Review

The review below is reproduced from THE MATHEMATICS TEACHER, 93(3), March 2000, p. 254. published by NCTM.

This book of thirty-one activities begins with a strong statement about the role of proofs as an integral part of mathematical knowledge. The author emphasizes that powerful computer tools, such as The Geometer's Sketchpad, do not make proofs obsolete but rather makes possible the visualization and measurement techniques that allow students to develop conjectures that can help them develop deductive proofs. His introduction of proofs uses a sequence of explanation, discovery, verification, intellectual challenge, and systematization in a kind of spiral approach that allows earlier reasons for proof to be revisited and expanded.

The activities are designed to be used with The Geometer's Sketchpad and are divided into five chapters that correspond to the sequence previously mentioned. The book contains a CD-ROM that contains programs to use with each activity. The programs are add-on modules for The Geometer's Sketchpad.

The first chapter addresses proof as explanation. These activities encourage students to develop a conjecture after investigating a given geometric problem, such as locating the placement of a water reservoir so that it is equidistant from four villages. The students are next asked to explain what they have observed and then present their explanations as an argument either in paragraph form or as a two-column proof.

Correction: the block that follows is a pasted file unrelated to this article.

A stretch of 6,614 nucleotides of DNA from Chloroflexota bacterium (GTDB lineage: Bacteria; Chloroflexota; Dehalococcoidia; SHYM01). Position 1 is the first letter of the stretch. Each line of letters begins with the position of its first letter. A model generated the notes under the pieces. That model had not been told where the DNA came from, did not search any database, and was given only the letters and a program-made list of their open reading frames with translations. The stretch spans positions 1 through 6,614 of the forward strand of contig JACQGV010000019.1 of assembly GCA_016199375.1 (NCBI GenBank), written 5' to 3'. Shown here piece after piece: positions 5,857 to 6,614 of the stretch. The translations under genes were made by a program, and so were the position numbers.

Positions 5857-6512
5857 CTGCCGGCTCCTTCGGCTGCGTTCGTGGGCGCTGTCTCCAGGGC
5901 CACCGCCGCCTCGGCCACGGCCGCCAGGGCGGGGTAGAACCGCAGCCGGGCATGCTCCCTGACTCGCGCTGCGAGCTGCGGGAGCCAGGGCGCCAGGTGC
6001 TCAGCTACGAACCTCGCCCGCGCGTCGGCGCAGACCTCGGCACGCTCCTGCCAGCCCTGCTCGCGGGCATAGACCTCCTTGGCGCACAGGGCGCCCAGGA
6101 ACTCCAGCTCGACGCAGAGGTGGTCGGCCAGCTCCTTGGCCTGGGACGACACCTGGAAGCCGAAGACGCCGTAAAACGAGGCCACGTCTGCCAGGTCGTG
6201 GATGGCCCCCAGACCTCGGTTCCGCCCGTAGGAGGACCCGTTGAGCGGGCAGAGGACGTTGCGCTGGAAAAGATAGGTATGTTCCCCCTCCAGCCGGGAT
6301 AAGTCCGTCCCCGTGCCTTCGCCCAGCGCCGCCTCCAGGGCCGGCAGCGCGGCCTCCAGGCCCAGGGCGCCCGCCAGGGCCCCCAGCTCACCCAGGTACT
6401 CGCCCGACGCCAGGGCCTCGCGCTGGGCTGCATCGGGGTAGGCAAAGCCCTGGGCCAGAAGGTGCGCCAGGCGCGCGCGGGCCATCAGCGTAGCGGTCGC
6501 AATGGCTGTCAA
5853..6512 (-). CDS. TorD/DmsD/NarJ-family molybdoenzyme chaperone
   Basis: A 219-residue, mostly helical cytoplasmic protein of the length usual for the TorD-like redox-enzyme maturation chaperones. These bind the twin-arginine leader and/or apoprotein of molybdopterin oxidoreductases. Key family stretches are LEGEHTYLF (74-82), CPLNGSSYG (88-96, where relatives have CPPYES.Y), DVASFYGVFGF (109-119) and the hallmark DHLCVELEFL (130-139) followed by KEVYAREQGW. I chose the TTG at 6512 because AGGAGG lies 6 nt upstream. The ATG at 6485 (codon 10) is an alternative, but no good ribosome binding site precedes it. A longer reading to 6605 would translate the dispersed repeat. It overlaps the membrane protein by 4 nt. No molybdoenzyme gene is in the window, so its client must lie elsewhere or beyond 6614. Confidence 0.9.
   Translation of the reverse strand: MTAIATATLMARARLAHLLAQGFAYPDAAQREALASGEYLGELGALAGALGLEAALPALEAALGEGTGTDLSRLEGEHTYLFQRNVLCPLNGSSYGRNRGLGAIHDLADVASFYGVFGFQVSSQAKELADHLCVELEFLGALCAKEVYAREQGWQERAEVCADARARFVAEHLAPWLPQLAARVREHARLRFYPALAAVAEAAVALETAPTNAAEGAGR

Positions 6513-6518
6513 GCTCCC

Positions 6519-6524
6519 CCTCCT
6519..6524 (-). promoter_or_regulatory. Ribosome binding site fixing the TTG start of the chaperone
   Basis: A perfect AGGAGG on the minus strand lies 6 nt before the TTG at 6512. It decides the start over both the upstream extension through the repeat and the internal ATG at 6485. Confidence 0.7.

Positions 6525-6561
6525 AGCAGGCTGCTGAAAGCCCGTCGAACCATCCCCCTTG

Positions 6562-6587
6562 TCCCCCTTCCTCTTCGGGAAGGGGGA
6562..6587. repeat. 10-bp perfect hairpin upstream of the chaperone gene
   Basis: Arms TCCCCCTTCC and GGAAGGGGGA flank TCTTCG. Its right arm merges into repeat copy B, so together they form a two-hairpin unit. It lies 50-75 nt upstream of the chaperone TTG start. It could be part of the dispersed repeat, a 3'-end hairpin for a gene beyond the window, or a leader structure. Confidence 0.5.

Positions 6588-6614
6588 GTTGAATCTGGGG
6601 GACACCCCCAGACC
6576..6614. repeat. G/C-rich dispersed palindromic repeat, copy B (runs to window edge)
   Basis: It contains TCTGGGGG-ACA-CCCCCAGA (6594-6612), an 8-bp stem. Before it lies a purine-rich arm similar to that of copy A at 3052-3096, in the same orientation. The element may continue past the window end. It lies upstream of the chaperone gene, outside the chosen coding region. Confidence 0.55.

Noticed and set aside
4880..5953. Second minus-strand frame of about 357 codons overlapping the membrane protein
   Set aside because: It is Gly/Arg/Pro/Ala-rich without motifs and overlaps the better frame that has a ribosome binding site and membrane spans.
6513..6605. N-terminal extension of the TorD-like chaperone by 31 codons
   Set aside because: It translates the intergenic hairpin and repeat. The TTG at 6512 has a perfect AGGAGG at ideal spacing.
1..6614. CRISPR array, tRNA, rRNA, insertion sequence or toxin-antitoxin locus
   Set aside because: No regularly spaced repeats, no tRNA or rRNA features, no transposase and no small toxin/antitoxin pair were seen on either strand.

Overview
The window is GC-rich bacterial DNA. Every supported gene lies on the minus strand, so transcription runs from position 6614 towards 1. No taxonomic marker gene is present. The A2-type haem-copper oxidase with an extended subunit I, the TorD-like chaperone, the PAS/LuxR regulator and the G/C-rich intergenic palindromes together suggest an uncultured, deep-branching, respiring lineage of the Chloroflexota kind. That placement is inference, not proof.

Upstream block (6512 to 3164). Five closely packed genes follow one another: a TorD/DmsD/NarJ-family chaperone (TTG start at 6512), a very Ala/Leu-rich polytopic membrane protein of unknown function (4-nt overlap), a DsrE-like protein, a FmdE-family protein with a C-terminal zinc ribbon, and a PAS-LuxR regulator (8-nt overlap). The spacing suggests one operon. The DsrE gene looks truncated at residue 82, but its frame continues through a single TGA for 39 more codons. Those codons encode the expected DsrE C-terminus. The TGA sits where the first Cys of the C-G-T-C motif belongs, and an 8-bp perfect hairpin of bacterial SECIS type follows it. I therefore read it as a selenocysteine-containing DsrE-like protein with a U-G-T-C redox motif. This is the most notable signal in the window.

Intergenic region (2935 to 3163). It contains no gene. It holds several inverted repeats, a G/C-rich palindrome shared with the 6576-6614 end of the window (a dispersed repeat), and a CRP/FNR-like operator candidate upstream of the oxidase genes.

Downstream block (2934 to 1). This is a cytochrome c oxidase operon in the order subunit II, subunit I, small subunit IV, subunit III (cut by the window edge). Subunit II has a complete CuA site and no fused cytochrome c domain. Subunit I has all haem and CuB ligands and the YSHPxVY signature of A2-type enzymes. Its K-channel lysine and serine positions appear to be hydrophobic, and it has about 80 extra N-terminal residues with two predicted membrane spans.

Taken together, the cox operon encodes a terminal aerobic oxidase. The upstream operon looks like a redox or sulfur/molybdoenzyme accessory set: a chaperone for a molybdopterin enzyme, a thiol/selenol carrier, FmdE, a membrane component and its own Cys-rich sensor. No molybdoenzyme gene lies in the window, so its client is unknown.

The next chapter presents activities related to proof as discovery. Again students begin with a figure and are prompted to develop a conjecture and an explanation on the basis of their observations. However, in this chapter, students are led to discover new geometric properties through logical reasoning and then to follow it up with construction and measurement to test for false assumptions or conclusions.

Chapter 3 focuses on proof as verification. Students again begin by developing a conjecture and explanation. They are then led through developing a proof of the conjecture. They are encouraged to include a demonstration sketch to support and explain the proof.

Chapter 4 presents activities related to proof as challenge in a fashion similar to that used in the previous chapter. However, these activities are more intellectually challenging. One activity challenges students to locate an airport so that the sum of its distances to three cities is minimized and then to develop a proof of their conjecture.

The final chapter, "Proof as Systematization," guides students in developing proofs in a clear, systematic way, giving reasons for each step. For example, students are asked to systematize the properties of rhombuses and the properties of isosceles trapezoids.

The teacher notes will be very useful as teachers use these activities with their students. The notes describe the desired outcomes of the outcomes and suggest ways to maximize the experience for the students. The answers to questions are also included. This set of activities is an outstanding compilation that would enrich the geometry curriculum. The activities are easy to follow yet challenging enough to keep students interested. The five-step sequential model of developing the functions of proof is worthy of consideration and investigation. This approach will make proof development much more understandable to students. This resource is one of the best that I have seen!

- Martha Cantrell, Tallulah Falls School, Tallulah Falls, GA 30573, USA.